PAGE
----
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The Contribution of Immigrants to Workforce Readiness

Call center in Oklahoma

A call center in Oklahoma. (AP Photo)

February 14, 2013

One of our top priorities in the near term must be boosting economic growth and ensuring that we have the workers to do so. Still, while our sluggish economy has adversely affected job creation in many sectors, it may come as a surprise that many jobs are still left unfilled during these difficult economic times.

The challenge is that the U.S. has a talent mismatch, which helps to stymie economic growth. Every month more than 3 million job openings are unfilled because companies cannot find the right talent for the job.  At the same time, more than 7 million people are unemployed.

This talent mismatch hurts economic development. Without the human resources and capacity to support their business needs, companies cannot produce or service all of their clients.

In a survey conducted by ManpowerGroup, 9 of 10 CEOs said that finding the right talent is a top concern and priority for their business. For them, future expansion will not be possible without addressing talent shortages.

At the same time, there are approximately 11 million undocumented immigrants in the United States who cannot do the jobs for which they may have the right training and skills. These immigrants work, but they have to hide in the shadow and therefore generally perform any job that happens to come their way.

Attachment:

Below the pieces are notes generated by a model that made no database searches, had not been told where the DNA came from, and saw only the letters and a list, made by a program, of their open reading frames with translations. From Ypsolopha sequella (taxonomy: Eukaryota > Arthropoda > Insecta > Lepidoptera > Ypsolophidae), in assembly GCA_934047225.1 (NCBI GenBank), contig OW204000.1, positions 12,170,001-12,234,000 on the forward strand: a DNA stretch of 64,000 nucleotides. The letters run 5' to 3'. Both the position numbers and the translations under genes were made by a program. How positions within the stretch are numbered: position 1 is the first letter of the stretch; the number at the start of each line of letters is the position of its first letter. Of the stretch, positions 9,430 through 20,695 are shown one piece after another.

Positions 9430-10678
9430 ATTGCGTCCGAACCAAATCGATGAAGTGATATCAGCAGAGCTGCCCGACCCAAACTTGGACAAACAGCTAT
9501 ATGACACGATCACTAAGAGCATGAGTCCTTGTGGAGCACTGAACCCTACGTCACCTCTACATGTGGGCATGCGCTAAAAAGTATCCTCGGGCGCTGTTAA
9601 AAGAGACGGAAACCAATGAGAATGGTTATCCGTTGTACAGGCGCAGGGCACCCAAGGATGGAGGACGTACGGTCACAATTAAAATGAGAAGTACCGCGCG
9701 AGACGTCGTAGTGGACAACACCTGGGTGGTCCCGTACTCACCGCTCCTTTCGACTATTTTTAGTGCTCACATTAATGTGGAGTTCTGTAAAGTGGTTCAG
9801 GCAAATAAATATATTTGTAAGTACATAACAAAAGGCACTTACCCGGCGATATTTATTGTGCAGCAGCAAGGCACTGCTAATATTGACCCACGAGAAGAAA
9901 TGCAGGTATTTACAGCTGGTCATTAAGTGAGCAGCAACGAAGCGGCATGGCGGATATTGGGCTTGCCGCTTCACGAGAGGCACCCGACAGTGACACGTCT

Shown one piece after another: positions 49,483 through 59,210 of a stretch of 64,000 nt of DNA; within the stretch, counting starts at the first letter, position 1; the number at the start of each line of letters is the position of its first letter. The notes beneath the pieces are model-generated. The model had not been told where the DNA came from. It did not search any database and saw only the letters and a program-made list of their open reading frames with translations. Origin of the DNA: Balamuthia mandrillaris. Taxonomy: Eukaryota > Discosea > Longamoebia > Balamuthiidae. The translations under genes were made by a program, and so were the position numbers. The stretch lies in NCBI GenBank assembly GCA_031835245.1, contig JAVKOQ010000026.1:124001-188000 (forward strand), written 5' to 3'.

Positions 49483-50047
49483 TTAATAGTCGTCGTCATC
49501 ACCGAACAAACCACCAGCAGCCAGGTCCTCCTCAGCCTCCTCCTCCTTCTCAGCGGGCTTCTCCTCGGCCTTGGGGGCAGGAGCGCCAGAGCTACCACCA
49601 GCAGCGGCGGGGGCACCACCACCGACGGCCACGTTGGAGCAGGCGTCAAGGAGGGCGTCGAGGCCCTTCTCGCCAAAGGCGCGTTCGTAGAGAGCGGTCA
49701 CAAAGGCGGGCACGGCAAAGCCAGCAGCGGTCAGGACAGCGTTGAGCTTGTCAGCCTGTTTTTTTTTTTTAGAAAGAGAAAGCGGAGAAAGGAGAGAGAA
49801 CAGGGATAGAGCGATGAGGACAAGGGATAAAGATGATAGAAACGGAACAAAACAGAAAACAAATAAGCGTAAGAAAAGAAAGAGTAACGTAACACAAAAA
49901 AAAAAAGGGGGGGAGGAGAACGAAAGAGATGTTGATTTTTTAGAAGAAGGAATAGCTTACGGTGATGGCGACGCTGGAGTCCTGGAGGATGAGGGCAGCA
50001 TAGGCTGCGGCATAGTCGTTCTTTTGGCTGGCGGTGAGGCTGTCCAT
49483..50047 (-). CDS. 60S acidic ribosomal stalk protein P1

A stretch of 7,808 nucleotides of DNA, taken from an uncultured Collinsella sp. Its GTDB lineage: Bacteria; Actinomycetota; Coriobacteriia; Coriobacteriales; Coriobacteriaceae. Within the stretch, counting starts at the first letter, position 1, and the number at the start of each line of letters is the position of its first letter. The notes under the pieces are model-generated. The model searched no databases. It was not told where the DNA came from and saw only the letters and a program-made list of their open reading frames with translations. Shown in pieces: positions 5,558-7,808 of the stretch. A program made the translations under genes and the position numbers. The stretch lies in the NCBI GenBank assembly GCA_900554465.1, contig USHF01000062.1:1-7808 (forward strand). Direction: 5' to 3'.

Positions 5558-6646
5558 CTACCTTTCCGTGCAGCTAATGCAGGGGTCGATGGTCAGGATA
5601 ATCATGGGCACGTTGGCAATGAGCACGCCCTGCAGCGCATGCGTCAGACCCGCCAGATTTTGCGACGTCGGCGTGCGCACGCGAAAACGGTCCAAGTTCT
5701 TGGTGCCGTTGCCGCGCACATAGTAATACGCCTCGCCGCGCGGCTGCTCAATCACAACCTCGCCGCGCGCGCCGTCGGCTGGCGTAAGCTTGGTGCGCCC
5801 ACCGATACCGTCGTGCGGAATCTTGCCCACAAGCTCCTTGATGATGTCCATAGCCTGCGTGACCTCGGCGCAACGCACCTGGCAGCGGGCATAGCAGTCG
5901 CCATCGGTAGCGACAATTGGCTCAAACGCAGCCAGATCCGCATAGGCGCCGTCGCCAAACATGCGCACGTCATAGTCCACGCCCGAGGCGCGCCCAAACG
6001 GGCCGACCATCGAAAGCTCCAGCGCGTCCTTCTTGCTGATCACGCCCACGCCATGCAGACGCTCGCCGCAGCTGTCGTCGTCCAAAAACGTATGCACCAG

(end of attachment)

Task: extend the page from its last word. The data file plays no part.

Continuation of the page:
An example of this talent dilemma is the shortage of nurses—a phenomenon that is partly due to the lack of teachers available to train the volume of nurses needed. Yet there is an abundance of registered nurses that are in the United States without authorization. These trained professionals often work in the fields or as janitors since their documentation status prevents them from filling vacant nursing jobs. 

Does this mean that immigration reform is the solution to some of the talent shortage?

No, that would be a big stretch. However, it will certainly help mitigate the talent shortage since there are already very skilled people in the United States who can help to fill open positions. As immigration reform is being addressed, we need to think about this opportunity for the economy.

In short, comprehensive immigration reform will help address the talent shortage and will leverage the cumulative knowledge among this population of immigrants that already exists. Available skills and talent cannot be wasted.  In addition, the consumer spending generated by newly authorized workers would then create additional jobs across the economy.

Above all, reform will help society to better understand the new world we live in—one where global competitiveness depends on resisting temptations toward isolation. The global economy demands innovation, technological development, productivity and the understanding of cultural nuances to make headway in existing and emerging markets and to maintain the competitive advantage that the United States has and cannot lose.

Our global might is strengthened by the notion of the American Dream. Immigration reform will allow more qualified workers to do the jobs for which they are trained while continuing to attract the immigrants that have always made the U.S. strong.   

Jorge Pérez is Senior Vice-President of North America at Manpower.